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Kiteboarding FAQs: Learning to Kiteboard

 

Learning to kiteboard consists of three initial steps:

  1. Learning to kitesurf with a trainer kite Learn to fly a two line / four line kite. No matter how strong your board skills are, they are useless until you learn how to fly a kite. Trainer kites are small two line / four line kites which allow you to practice the basic flying skills necessary to kiteboard, without investing in or damaging a full size kiteboarding kite. Buy or rent a trainer and spend 4-10 hours flying the kite prior to your next step.
  2. Take a lesson. Kiteboarding isn't something you can pick up in a afternoon using a friend's kite. There are specific skills you must learn prior to even getting the kite off the ground or in the water. Would you learn to Scuba Dive or Sky Dive without a lesson? What would happen if you put up a kite in too much wind, or how do you re-launch the kite once in the water? Those topics and many others are covered in depth during a kiteboarding lesson. Also, during lessons you are using the school's gear, so you don't end up damaging your new investment.
  3. Buy kiteboarding gear. You now know the concepts needed; it's time to get out and build your own skills. We help each customer choose a kite, board, harness, and any other accessories and make certain that it fits their needs. What works for a 120 pound teenager won't do much good for a 260 pound adult. Let your local kite surf shop help educate you.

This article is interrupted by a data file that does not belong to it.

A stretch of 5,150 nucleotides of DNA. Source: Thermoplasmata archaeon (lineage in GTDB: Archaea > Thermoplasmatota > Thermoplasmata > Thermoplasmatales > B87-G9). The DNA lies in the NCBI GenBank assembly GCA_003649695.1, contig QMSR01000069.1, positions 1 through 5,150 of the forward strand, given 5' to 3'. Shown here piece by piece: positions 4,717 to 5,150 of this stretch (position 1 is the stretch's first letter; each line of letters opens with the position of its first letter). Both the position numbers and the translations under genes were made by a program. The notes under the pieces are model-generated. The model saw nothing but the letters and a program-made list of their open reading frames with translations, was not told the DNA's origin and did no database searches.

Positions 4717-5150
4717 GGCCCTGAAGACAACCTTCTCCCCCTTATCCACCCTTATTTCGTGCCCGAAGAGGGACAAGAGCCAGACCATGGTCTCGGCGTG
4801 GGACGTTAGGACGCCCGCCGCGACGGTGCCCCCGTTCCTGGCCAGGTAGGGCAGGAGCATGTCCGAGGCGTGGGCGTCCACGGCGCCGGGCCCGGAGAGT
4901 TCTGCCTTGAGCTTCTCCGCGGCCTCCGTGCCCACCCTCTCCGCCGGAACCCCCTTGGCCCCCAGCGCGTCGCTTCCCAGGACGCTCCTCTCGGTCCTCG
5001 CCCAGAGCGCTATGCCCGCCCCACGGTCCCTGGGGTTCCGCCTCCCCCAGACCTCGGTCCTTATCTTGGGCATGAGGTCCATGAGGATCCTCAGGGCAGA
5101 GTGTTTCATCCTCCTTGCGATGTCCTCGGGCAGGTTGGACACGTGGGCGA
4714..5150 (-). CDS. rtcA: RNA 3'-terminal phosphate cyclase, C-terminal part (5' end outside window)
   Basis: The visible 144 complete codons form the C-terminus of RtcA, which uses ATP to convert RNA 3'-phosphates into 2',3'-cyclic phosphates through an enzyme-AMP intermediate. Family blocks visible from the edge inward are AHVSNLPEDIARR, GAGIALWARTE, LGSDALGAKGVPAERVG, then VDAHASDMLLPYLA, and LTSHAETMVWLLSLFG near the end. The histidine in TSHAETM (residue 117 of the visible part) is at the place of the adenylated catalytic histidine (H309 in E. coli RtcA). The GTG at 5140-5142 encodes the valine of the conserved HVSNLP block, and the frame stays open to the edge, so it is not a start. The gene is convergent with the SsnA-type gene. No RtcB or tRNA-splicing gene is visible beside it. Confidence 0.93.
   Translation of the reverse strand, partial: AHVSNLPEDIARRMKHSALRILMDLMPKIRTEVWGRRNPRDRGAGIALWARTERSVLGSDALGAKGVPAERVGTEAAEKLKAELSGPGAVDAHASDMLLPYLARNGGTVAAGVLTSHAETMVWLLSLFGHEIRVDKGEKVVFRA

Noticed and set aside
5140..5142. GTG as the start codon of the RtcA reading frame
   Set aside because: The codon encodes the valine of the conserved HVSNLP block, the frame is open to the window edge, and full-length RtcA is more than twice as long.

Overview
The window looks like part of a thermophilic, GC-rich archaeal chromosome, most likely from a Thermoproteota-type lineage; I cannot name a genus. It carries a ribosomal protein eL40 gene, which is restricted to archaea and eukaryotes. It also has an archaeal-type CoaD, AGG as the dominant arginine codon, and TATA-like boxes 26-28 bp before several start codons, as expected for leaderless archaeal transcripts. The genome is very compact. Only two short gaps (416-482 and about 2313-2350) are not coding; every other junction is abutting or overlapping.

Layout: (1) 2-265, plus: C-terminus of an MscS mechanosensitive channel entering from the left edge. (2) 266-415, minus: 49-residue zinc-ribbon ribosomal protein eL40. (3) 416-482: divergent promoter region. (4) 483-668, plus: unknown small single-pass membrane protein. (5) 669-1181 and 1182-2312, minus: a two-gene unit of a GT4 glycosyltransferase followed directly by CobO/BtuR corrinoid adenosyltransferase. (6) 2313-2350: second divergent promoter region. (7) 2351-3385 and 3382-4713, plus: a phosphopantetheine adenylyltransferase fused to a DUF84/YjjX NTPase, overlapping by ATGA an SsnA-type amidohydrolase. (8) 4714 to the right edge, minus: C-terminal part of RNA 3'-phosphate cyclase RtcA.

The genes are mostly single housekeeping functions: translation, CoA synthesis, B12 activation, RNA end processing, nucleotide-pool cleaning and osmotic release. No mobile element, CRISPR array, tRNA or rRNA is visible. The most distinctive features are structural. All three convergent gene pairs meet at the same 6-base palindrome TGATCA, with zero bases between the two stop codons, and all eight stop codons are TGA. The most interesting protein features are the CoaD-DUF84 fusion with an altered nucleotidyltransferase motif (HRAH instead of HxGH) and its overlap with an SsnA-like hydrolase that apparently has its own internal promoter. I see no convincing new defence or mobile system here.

Time frame?
This is something that we can't forecast 100%. Each new student has different levels of kite and board experience, and some people simply learn to kiteboard faster.

PASA Equivalent Step: Time Line:
Level 1 Kiteboarder 1. Learn to fly a trainer Prior to lesson, spend 5-10 hours
2. Learn to set up, launch, land, and fly inflatable kite. Camp Day 1
3. Learn to relaunch, self rescue, and body drag. Camp Day 2, and 5 or more sessions with your own gear.
Level 2 Kiteboarder 4. Learn to waterstart. Covered during Camp Day 2. Work really begins at session 6.
5. Learn to ride. Begins immediately after your first waterstart. Session 6-10.
6. Learn to do transitions. Early transitions are simply waterstarts, but as you get better you will ride through the turn. Session 6 and up...you never stop learning new ways to turn around.
Level 3 Kiteboarder 7. Going upwind. 20-30 sessions. From here on out you no longer end up downwind of where you put in. As you get better, you'll be able to tack into the wind at up to 45 degrees.
8. Jumping. 20-30 sessions. You'll likely catch a little air even before you begin to stay upwind reliably.
9. Boosting. 30+ sessions. This is why most of us love the sport, by timing a simple edge and pop jump with redirecting the kite, we use the kite's power to send us 10-30 feet up...



Continue to 'The Wind Window'

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